Wood for good – project studies wooden materials’ effect on indoor air quality and persons’ well-being in working environments. Large research by Natural Resources Institute Finland (Luke) and Tampere University covers ao. indoor air quality measurements and an experimental research of the participants’ experienced well-being. Senior Scientist Riina Muilu-Mäkelä presented preliminary results of the project at a Wood and Well-being seminar on the 19th of November.

The experimental study setting of the Wood for good project is interesting. Two identical offices were decorated with different materials. In the other rooms the walls and floor were wooden, in the other of synthetic materials. 60 participants were invited to work in the rooms three times. The amount of measurements was significant, a similar setting in research studies of wooden materials has not been realized before.

Research setting: Wood for good

What measurement methods were used

At the planning phase of the study it was decided that physiological measurements will be used in collecting the measurement data. Electrodermal activity and heart rate variability were the signals that were decided to be recorded.

’We wanted to have a broad view on the autonomic nervous system responses. Electrodermal activity tells about the sympathetic nervous system activation. Heart rate variability parameters describe activation of both the sympathetic and parasympathetic nervous system. Electrodermal activity appears to better indicate emotional reactions. Due to these differences between these two signals we wanted to include them both.’

Riina Muilu-Mäkelä mentions an earlier study where fluctuations in electrodermal activity were detected in a room with wooden furniture (Fell 2010). This is covered in an article by Burnard and Kutnar 2019. There is additionally some earlier international research on the topic.

The Moodmetric smart ring was selected as the electrodermal activity measurement device

The researcher had seen the Moodmetric smart ring demo at the Tampere University of Technology already some years prior.

’We got to know several measurement devices which are available in the market. Applying the Moodmetric smart ring in the project was a natural choice. It is a good and unnoticeable device that we could give to the participants to wear for a longer time and to collect data in the long term. To measure heart rate variability we selected the Bittium Faros ECG – device.

In addition to short term measurement we were keen to measure the participants’ psychological load during the two week period that we conducted the experiments. The participants wore the Moodmetric smartrings 24/7, so we could record both long term data and short term data from the duration of working in the office (1 h). Being able to keep the ring for the 2-week period made recruiting participants easier: The persons found the fun to have the measurement device for their own use.’, continues Riina Muilu-Mäkelä.

Questionnaires were used to collect subjective data

In addition to the physiological measurements conducted in the offices, the participants responded to questionnaires. These were standardized sets of questions used by psychologists. After working in the offices the participants were additionally asked how how the session had affected their mood.

Why to study well-being effects of wood?

According to the researcher there is still little scientific evidence on the well-being effects of wood, although at least all the Finns could give examples on personal positive experiences. For wood industry it would be important to get more evidence to enhance use of wood in construction and further strengthen the positive image of wood products. Especially physiological measurement devices have been used very little and therefore Wood for good can be called a pioneer project.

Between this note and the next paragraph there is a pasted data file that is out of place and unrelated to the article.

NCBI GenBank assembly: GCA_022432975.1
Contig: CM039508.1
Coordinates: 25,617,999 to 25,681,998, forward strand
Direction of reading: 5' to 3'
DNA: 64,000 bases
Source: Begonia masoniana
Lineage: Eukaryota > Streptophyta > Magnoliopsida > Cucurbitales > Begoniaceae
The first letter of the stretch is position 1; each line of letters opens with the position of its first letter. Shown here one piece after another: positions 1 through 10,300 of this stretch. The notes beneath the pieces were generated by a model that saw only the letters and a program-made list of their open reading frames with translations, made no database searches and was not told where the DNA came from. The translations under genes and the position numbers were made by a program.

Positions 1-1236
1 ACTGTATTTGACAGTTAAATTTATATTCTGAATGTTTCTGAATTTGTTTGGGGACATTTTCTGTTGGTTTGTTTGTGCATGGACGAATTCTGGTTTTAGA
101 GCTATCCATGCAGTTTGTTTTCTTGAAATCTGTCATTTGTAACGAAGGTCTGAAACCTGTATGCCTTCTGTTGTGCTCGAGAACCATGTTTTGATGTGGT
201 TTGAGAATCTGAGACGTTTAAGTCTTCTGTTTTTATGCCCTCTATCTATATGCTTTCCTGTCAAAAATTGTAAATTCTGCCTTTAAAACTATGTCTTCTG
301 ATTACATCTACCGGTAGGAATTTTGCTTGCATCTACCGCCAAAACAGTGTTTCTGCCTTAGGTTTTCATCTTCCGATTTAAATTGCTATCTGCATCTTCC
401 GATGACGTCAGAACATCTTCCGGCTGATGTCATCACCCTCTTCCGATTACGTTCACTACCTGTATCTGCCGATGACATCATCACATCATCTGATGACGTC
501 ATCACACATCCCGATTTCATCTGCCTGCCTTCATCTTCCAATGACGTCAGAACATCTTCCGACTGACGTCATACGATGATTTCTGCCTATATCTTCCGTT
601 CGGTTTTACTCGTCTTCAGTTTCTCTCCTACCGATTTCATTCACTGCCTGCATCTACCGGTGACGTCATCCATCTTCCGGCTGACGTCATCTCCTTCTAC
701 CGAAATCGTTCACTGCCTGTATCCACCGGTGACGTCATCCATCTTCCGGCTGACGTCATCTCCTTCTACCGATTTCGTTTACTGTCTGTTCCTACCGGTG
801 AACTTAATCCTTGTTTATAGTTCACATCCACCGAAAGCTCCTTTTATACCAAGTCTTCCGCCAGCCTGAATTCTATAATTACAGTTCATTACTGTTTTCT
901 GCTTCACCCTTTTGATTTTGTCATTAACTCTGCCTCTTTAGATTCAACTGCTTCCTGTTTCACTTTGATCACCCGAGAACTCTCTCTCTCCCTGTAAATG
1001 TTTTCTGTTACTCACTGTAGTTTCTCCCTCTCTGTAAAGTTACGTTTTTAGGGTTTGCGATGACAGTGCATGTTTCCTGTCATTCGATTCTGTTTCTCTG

’It is possible that wood affects a persons in such a way that negative emotions diminish. At least earlier international research studies support this idea.’
Dematte et al. 2018, Zhang et al. 2016.

Riina Muilu-Mäkelä also mentions the Slovenian Wood Science Center with the Innorenew -concept that studies the well-being effects of wood and the possible applications.

Although there is not yet much scientific evidence, the findings are promising. Therefore this topic needs more research, to be able to collect more concrete evidence on well-being effects of wood materials.

What further studies could follow?

Riina Muilu-Mäkelä already has a longer term perspective and ponders what further research there could be around wood materials. ‘We created here a good and solid study setting. It would be great to further develop this setting and to do longer term measurements. We would also be keen to measure in different kinds of environments.’

Other interesting aspects to study would be how the evaporating compounds affect us. These so called VOC-compounds can easily be detected in the smell of wood that is generally considered pleasant. For instance limonene is widely used in cosmetics and home cleaners.


Senior scientist, Dr. Riina Muilu-Mäkelä works in Natural Resources Institute Finland in Tampere unit. She is a plant molecular biologist and works in a Biomass characterization and properties group, where new business potential is searched from the forest side streams and different bio-masses.

References in the text:
Burnard and Kutnar 2019: https://www.tandfonline.com/doi/full/10.1080/09613218.2019.1660609
Dematte et al. 2018: https://link.springer.com/article/10.1007/s00107-018-1315-y
Zhang et al. 2016: https://www.sciencedirect.com/science/article/abs/pii/S0360132316303547?via%3Dihub

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cognitive load electrodermal activity galvanic skin response user experience measurement UX well-being effects of wood wood and well-being wooden materials Workplace well-being